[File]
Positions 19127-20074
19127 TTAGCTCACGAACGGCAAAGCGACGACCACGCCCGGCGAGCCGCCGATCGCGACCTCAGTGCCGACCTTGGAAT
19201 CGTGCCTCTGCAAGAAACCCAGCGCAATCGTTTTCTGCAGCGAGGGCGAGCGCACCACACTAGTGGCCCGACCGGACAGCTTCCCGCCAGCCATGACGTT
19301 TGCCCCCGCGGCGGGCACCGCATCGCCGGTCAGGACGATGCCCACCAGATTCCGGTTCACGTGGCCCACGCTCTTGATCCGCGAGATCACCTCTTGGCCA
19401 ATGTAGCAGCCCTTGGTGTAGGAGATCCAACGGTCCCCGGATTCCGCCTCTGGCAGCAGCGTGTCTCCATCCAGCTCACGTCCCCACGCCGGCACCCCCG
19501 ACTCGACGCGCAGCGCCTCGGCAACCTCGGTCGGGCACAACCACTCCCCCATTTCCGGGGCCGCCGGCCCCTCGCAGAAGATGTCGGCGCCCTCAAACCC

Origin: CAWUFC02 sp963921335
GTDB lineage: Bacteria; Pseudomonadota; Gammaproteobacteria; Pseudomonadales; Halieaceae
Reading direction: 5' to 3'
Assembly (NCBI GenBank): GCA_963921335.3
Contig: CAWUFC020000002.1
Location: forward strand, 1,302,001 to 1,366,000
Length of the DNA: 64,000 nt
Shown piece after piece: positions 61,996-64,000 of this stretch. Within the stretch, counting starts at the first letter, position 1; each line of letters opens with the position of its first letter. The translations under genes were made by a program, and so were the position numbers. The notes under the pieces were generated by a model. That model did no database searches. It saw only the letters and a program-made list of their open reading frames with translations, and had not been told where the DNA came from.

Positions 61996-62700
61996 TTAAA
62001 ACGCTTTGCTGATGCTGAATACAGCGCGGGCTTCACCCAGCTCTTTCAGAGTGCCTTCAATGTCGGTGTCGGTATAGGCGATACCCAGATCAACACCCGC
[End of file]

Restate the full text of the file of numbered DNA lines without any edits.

Positions 19127-20074
19127 TTAGCTCACGAACGGCAAAGCGACGACCACGCCCGGCGAGCCGCCGATCGCGACCTCAGTGCCGACCTTGGAAT
19201 CGTGCCTCTGCAAGAAACCCAGCGCAATCGTTTTCTGCAGCGAGGGCGAGCGCACCACACTAGTGGCCCGACCGGACAGCTTCCCGCCAGCCATGACGTT
19301 TGCCCCCGCGGCGGGCACCGCATCGCCGGTCAGGACGATGCCCACCAGATTCCGGTTCACGTGGCCCACGCTCTTGATCCGCGAGATCACCTCTTGGCCA
19401 ATGTAGCAGCCCTTGGTGTAGGAGATCCAACGGTCCCCGGATTCCGCCTCTGGCAGCAGCGTGTCTCCATCCAGCTCACGTCCCCACGCCGGCACCCCCG
19501 ACTCGACGCGCAGCGCCTCGGCAACCTCGGTCGGGCACAACCACTCCCCCATTTCCGGGGCCGCCGGCCCCTCGCAGAAGATGTCGGCGCCCTCAAACCC

Origin: CAWUFC02 sp963921335
GTDB lineage: Bacteria; Pseudomonadota; Gammaproteobacteria; Pseudomonadales; Halieaceae
Reading direction: 5' to 3'
Assembly (NCBI GenBank): GCA_963921335.3
Contig: CAWUFC020000002.1
Location: forward strand, 1,302,001 to 1,366,000
Length of the DNA: 64,000 nt
Shown piece after piece: positions 61,996-64,000 of this stretch. Within the stretch, counting starts at the first letter, position 1; each line of letters opens with the position of its first letter. The translations under genes were made by a program, and so were the position numbers. The notes under the pieces were generated by a model. That model did no database searches. It saw only the letters and a program-made list of their open reading frames with translations, and had not been told where the DNA came from.

Positions 61996-62700
61996 TTAAA
62001 ACGCTTTGCTGATGCTGAATACAGCGCGGGCTTCACCCAGCTCTTTCAGAGTGCCTTCAATGTCGGTGTCGGTATAGGCGATACCCAGATCAACACCCGC